McClintock v. State, 405 S.W.3d 277 (2013) — Department of Public Safety officers set up surveillance of a building after receiving information that marijuana was being grown on the second floor of a two-story brick duplex in Houston, Texas. Officer R. Arthur described the location in detail in an affidavit given to show probable cause to search the location for marijuana and evidence related to marijuana cultivation and found his observations of Bradley McClintock’s unusual comings and goings “at hours well before and after the business hours of the business on the first floor” during the week in which surveillance was conducted at the location to be “consistent with possible narcotics activity.” The police seized marijuana from appellant Bradley McClintock’s apartment and did so pursuant to a search warrant obtained with evidence of a drug-detecting dog’s sniff at McClintock’s back door, conducted without a warrant. The United States Supreme Court held that a dog-sniff under these circumstances is a search within the meaning of the Fourth Amendment. McClintock moved to suppress the fruits of the search, and the trial court denied the motion. Reserving his right to appeal the evidentiary issue, he then pleaded guilty to the possession of marijuana in an amount from four ounces to five pounds. The main question raised by this appeal is whether, after excluding the evidence of the dog-sniff, the other information contained in the affidavit offered to obtain the warrant sufficiently established probable cause for the search, and the Court of Appeals of Texas in Houston concluded it did not, accordingly reversing and remanding for a new trial.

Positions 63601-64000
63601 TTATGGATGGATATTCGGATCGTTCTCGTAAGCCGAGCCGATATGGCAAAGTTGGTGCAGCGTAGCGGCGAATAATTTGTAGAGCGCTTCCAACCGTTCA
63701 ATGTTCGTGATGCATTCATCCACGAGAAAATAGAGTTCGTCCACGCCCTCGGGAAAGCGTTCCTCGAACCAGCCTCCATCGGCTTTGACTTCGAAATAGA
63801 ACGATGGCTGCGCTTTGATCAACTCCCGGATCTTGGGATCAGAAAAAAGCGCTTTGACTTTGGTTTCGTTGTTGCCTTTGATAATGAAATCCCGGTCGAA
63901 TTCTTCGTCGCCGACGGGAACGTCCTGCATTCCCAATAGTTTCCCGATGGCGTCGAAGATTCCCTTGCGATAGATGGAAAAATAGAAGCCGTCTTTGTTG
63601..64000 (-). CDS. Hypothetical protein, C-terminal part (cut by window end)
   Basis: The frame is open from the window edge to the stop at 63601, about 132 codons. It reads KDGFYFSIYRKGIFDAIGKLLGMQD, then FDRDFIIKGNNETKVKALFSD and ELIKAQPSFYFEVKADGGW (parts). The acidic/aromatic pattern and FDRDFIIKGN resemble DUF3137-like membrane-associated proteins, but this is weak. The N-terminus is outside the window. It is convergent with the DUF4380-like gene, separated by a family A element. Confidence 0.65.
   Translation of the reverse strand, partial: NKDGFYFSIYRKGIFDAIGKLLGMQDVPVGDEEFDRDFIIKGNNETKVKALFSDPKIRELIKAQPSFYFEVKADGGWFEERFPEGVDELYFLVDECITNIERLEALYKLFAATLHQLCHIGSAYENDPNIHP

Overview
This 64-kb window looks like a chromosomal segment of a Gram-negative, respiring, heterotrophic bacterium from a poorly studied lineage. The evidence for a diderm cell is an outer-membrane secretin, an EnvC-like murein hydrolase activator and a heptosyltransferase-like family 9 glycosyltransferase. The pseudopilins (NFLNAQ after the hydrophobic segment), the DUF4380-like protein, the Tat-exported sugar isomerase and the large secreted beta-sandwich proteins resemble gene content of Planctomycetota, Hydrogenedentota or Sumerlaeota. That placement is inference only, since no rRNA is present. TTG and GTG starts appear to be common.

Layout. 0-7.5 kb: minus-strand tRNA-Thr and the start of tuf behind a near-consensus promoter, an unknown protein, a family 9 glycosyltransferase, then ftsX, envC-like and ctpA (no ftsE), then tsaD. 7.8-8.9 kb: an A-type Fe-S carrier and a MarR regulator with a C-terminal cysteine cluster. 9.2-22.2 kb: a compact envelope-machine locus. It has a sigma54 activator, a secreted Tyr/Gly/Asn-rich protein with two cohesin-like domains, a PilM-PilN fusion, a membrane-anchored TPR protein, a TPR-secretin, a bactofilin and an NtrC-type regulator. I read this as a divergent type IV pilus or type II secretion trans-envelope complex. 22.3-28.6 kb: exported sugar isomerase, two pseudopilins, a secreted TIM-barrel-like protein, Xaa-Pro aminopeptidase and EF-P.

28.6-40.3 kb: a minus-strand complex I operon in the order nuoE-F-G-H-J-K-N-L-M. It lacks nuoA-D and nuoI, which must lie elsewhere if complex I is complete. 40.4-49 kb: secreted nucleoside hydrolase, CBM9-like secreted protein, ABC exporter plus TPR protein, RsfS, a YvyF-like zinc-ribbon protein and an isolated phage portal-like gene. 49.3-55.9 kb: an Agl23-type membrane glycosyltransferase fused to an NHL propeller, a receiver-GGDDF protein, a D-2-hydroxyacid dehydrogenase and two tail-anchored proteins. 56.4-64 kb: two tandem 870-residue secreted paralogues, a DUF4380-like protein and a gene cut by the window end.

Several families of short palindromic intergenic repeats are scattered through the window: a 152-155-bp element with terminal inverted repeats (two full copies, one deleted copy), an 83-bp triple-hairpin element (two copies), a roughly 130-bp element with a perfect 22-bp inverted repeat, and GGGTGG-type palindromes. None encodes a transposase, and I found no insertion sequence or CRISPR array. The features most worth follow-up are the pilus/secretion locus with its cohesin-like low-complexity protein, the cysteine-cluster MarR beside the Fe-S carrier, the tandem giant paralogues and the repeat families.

Law Offices of Richard C. McConathy | Denton, TX Illegal Cultivation / Grow Houses Attorney
If you were arrested for allegedly cultivating mairjuana in Denton or another part of Denton County, you are going to need to make sure you have a skilled criminal defense lawyer. The Law Offices of Richard C. McConathy has handled scores of drug cases and knows how to present a winning defense.
Our firm will be able to conduct our own investigation into the arrest and determine the most advantageous way forward. You can have us take a closer look at your case and help you sort everything out when you call (940) 222-8004 or contact us online to set up a free consultation.